November 26, 2010


We must return to God and be open to transcendence

“God is the origin of our being and the foundation and apex of our freedom, not its opponent. ... How can it be that there is public silence with regard to the first and essential reality of human life? How can what is most decisive in life be confined to the purely private sphere or banished to the shadows? We cannot live in darkness, without seeing the light of the sun. How is it then that God, Who is the light of every mind, the power of every will and the magnet of every heart, be denied the right to propose the light that dissipates all darkness?”
- Pope Benedict XVI

In his recent visit to the shrine of Santiago de Compostela in Spain, Pope Benedict XVI challenged the people of Europe to return to God—“the origin of our being and the foundation and apex of our freedom.”

The Holy Father has made the new evangelization of Europe one of the signature themes of his papacy.

Where Blessed John XXIII called for the evangelization of South America, and Pope Paul VI and Pope John Paul II called attention to the need for missionary work in Africa and Asia, our current pope has made the Old World, the nations and peoples of Europe a major focus of his own and others’ missionary activity.

The pope is convinced that Europe—its leaders and many of its people—has forgotten God and lost touch with their Christian roots.

“Tragically, above all in 19th century Europe, the conviction grew that God is somehow man’s antagonist and an enemy of his freedom,” the Holy Father explained. “As a result, there was an attempt to obscure the true biblical faith in the God who sent into the world his Son Jesus Christ, so that no one should perish but that all might have eternal life.”

For the nations of Europe to find their way, the pope says, there must be a renewed openness to transcendence and a willingness to rediscover the Christian faith that underlies so much of what has distinguished European culture for the past 1,500 years.

“One cannot worship God without taking care of his sons and daughters; and man cannot be served without asking who his Father is and answering the question about him,” Pope Benedict says. “The Europe of science and technology, the Europe of civilization and culture, must be at the same time a Europe open to transcendence and fraternity with other continents, and open to the living and true God, starting with the living and true man.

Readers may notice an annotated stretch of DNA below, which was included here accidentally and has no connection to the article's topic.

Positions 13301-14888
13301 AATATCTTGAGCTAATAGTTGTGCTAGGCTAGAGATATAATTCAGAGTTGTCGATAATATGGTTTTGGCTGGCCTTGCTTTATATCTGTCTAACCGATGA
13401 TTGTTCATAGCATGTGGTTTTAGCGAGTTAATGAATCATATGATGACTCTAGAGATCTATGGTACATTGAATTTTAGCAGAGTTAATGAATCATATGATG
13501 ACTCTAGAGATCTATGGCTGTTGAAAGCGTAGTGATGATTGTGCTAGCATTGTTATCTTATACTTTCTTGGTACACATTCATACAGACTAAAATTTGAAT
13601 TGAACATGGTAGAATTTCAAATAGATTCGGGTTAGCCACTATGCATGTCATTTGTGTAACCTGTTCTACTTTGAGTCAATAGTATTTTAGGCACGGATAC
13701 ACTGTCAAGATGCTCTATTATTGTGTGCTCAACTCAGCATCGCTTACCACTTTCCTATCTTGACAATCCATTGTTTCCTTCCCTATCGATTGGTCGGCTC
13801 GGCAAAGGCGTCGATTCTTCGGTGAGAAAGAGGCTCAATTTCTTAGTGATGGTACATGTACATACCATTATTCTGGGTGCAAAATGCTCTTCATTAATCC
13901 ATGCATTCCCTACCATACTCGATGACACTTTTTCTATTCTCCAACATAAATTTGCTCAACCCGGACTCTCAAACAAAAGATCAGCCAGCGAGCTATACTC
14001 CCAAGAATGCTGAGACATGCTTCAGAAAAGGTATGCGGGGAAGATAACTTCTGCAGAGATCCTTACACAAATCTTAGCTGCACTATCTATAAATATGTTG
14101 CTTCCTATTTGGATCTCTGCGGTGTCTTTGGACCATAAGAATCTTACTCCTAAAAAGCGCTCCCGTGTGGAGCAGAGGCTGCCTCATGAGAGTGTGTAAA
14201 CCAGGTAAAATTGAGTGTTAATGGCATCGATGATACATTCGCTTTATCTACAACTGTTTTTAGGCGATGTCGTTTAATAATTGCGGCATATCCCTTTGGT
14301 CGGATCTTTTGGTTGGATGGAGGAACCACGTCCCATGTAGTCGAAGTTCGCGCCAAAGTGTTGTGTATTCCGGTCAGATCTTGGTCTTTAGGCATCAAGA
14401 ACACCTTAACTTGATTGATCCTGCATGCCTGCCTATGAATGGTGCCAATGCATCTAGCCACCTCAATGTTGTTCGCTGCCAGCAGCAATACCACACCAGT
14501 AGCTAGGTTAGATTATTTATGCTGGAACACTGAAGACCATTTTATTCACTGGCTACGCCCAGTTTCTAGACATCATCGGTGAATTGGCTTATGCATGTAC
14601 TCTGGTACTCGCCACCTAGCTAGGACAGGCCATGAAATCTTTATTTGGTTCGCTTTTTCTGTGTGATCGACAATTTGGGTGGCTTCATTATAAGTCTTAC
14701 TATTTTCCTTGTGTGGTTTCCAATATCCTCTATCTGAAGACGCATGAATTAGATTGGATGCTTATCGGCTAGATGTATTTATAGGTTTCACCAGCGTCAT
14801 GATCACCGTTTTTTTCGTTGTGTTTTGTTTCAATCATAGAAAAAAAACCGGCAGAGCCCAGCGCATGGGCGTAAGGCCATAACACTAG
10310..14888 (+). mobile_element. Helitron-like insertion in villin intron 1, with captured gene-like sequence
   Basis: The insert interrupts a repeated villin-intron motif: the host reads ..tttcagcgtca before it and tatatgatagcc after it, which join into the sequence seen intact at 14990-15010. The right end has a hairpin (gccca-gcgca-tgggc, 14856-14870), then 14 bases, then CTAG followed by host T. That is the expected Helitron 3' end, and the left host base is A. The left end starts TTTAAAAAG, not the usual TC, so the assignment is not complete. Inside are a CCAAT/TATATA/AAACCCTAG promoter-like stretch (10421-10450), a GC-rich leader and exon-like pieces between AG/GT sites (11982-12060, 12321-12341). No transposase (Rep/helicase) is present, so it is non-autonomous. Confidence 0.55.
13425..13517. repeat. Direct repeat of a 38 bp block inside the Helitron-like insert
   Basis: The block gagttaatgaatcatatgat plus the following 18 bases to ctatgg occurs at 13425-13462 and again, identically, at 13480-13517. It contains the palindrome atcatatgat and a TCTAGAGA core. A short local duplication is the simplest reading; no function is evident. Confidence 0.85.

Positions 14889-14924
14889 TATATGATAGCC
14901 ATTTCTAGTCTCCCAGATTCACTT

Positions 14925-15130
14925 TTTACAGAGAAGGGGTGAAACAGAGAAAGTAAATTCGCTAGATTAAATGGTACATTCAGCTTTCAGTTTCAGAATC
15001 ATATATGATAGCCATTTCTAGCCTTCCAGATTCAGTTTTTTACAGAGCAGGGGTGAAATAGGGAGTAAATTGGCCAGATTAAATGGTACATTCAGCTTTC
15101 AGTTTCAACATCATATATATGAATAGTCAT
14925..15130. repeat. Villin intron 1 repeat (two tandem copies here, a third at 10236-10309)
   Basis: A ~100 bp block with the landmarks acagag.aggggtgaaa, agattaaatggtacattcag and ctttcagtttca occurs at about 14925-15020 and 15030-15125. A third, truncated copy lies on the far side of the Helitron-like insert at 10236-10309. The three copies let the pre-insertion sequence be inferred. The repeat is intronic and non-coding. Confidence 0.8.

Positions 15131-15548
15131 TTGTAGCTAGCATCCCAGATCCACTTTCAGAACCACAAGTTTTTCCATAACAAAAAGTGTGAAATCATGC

“This is what the Church wishes to contribute to Europe: to be watchful for God and for man, based on the understanding of both which is offered to us in Jesus Christ.”

Many of us Americans can trace our ancestry back to Christian Europe. The waves of European immigrants who came to our country brought with them a vibrant faith. They were motivated by this faith to build churches, schools, hospitals and social service agencies in every region of the New World.

Where the faith of Europe was old and divided by schism—Protestants versus Catholics—the immigrants’ hope was to find freedom of worship and expression in the new lands that they sought out as pioneers and missionaries keenly aware that God was their foundation and their ultimate goal.

Sadly, too much in our American culture mirrors the decline in faith of the Old World.

We, too, have come to regard science and technology as the source of our hope in the future.

We, too, have forgotten that the foundation of our American way of life is the deep faith and vibrant devotion that our grandparents and great-grandparents carried with them as their most prized possessions as they left nearly everything else behind.

Pope Benedict’s words to the people and nations of Europe are words we should attend to. Without God, we are truly on our own, a people set adrift in the hostile waters of individualism, relativism and materialism.

Europe must be open to transcendence and return to its Christian roots, the Holy Father says. His words—and Europe’s response—is of vital interest to us here in Indiana and throughout the United States.

Will we return to God? Or will we go it alone?

Our future and the future of our children and grandchildren depends on our answer.

—Daniel Conway

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